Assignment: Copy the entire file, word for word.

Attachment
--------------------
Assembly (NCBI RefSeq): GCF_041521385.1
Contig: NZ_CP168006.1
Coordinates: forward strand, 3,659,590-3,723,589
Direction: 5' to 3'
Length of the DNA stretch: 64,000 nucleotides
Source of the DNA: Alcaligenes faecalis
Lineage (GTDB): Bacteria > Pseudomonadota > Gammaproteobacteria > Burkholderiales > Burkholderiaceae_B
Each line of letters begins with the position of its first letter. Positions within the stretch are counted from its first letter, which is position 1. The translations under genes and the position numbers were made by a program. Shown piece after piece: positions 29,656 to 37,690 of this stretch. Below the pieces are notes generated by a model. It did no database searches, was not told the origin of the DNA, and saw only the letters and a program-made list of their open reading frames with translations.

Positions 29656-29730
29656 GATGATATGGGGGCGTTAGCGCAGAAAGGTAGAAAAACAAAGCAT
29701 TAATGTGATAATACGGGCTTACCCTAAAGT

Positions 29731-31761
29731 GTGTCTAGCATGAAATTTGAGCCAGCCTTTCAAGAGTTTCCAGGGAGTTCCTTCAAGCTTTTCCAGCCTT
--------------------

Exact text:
Assembly (NCBI RefSeq): GCF_041521385.1
Contig: NZ_CP168006.1
Coordinates: forward strand, 3,659,590-3,723,589
Direction: 5' to 3'
Length of the DNA stretch: 64,000 nucleotides
Source of the DNA: Alcaligenes faecalis
Lineage (GTDB): Bacteria > Pseudomonadota > Gammaproteobacteria > Burkholderiales > Burkholderiaceae_B
Each line of letters begins with the position of its first letter. Positions within the stretch are counted from its first letter, which is position 1. The translations under genes and the position numbers were made by a program. Shown piece after piece: positions 29,656 to 37,690 of this stretch. Below the pieces are notes generated by a model. It did no database searches, was not told the origin of the DNA, and saw only the letters and a program-made list of their open reading frames with translations.

Positions 29656-29730
29656 GATGATATGGGGGCGTTAGCGCAGAAAGGTAGAAAAACAAAGCAT
29701 TAATGTGATAATACGGGCTTACCCTAAAGT

Positions 29731-31761
29731 GTGTCTAGCATGAAATTTGAGCCAGCCTTTCAAGAGTTTCCAGGGAGTTCCTTCAAGCTTTTCCAGCCTT